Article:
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Thursday, September 10, 2015

"getting plants wet" is what it boils down to

The proper method of watering is frequently overthought. The purpose is just to get plants wet.  It's that simple.

 Drip irrigation works in one situation – row crops where there are emitters at the bases of plants. Even there the system isn’t perfect. You can’t see where the water is going and the maintenance is high. It’s impossible to avoid dry spots and supersaturated spots. Rodents love to eat holes in the tapes and tubes.  In landscape, especially in groundcover beds, drip is a poor choice at best, and a disaster in most cases. 

 Spray systems are usually better. You can see where the water is going and there is better coverage. Plants like to be watered from above – like when it rains. Don’t accept the claim that moisture on the foliage leads to disease issues. That’s just not the case . Drip systems might save a little water, but if the plants die, what have you gained? 

Several cities are now dictating the use of drip irrigation. These policies should be changed. An alternate policy of requiring organic landscape management would save a great deal of water. It would also reduce air, soil and water pollution. Landscape projects would also look better, be healthier and be easier to maintain.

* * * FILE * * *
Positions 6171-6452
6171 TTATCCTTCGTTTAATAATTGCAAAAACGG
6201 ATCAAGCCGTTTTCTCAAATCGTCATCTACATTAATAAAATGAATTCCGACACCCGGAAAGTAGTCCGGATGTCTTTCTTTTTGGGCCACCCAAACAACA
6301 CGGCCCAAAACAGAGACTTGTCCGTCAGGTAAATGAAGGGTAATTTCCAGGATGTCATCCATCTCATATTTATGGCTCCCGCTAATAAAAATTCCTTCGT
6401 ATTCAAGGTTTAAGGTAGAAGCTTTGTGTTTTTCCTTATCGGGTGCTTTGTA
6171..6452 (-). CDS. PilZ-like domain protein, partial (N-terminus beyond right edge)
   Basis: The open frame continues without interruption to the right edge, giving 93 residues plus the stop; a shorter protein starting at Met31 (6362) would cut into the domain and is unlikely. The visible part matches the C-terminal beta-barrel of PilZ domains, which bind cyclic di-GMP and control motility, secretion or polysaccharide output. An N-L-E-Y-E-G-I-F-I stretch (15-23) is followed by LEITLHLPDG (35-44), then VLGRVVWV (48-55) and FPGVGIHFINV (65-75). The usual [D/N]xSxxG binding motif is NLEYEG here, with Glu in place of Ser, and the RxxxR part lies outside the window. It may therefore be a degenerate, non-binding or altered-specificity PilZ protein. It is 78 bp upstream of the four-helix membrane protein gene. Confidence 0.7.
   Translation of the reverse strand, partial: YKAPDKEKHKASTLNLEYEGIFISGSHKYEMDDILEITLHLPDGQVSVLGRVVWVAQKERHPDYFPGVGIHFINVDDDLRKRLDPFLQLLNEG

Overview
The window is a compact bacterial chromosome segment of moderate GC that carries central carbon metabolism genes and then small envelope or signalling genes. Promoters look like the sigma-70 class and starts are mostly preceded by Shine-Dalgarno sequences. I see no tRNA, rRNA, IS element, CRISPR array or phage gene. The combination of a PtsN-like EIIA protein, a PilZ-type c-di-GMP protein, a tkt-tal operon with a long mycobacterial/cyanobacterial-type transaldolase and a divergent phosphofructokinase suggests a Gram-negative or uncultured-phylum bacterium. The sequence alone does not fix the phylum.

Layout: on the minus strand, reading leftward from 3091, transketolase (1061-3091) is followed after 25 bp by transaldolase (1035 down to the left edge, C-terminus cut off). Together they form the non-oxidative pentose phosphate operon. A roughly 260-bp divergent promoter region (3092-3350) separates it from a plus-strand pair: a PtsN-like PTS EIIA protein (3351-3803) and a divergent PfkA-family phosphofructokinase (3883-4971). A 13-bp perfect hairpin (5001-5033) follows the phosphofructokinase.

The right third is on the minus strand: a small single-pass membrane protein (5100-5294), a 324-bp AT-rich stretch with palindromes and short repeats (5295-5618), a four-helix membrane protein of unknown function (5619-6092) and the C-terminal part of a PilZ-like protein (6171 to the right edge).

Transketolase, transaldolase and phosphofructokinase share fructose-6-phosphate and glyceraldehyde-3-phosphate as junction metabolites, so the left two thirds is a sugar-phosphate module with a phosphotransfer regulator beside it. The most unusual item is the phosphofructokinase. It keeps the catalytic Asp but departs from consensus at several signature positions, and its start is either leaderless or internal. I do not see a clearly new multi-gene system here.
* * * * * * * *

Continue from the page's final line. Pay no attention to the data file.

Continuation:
OWEN YOST, in addition to being a blogger, is a licensed Landscape Architect emeritus who has lived and worked in north Texas for over 30 years. He is the recipient of a Lifetime Achievement Award of the Native Plant Society of Texas, and is a member of the American Society of Landscape Architects (ASLA), International Federation of Landscape Architects, National Wildlife Federation and the Audubon Society. His office is at Yost87@charter.net in Denton.
 


Monday, September 7, 2015

Are there Bluebirds in north Texas???


 
Eastern Bluebirds
Bluebirds are here in north Texas all year long. They’re shy and prefer open meadows, which are disappearing fast. That’s why we don’t see them much. But they’re here. The bluebird population (the “Eastern Bluebird” – the one here in north Texas) declined about 90% between 1900 and the early 70s. Now there is a slight resurgence thanks to humans feeding and putting out appropriate housing.





8 million tons of trees are cut down yearly  …just to make catalogs. Birds lived and raised nestlings in now-cut-down trees. But now there’s a free service to help you decide what goes into your mailbox. You click on www.CatalogChoice.org  to check it out. Catalog Choice is endorsed by the Nat’l Wildlife Federation and Natural Resources Defense Council. Not only can it stop mass-mailed junk catalogs, but lets you stop “special interest” catalogs that may or may not be of interest to you.

 

 

OWEN YOST, in addition to being a blogger, is a licensed Landscape Architect emeritus who has lived and worked in north Texas for over 30 years. He is the recipient of a Lifetime Achievement Award of the Native Plant Society of Texas, and is a member of the American Society of Landscape Architects (ASLA), International Federation of Landscape Architects, National Wildlife Federation and the Audubon Society. His office is at Yost87@charter.net in Denton.